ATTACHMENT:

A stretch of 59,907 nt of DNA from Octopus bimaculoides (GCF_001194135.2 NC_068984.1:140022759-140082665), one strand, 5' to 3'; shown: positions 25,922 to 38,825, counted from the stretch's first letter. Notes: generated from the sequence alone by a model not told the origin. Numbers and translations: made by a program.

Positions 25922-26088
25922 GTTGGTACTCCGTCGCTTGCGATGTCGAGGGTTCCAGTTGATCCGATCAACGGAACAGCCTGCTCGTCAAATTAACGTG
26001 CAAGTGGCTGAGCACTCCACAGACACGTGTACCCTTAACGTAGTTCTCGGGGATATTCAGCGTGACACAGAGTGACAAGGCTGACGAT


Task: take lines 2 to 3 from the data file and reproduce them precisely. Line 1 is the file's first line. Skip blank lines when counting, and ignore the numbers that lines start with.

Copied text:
Positions 25922-26088
25922 GTTGGTACTCCGTCGCTTGCGATGTCGAGGGTTCCAGTTGATCCGATCAACGGAACAGCCTGCTCGTCAAATTAACGTG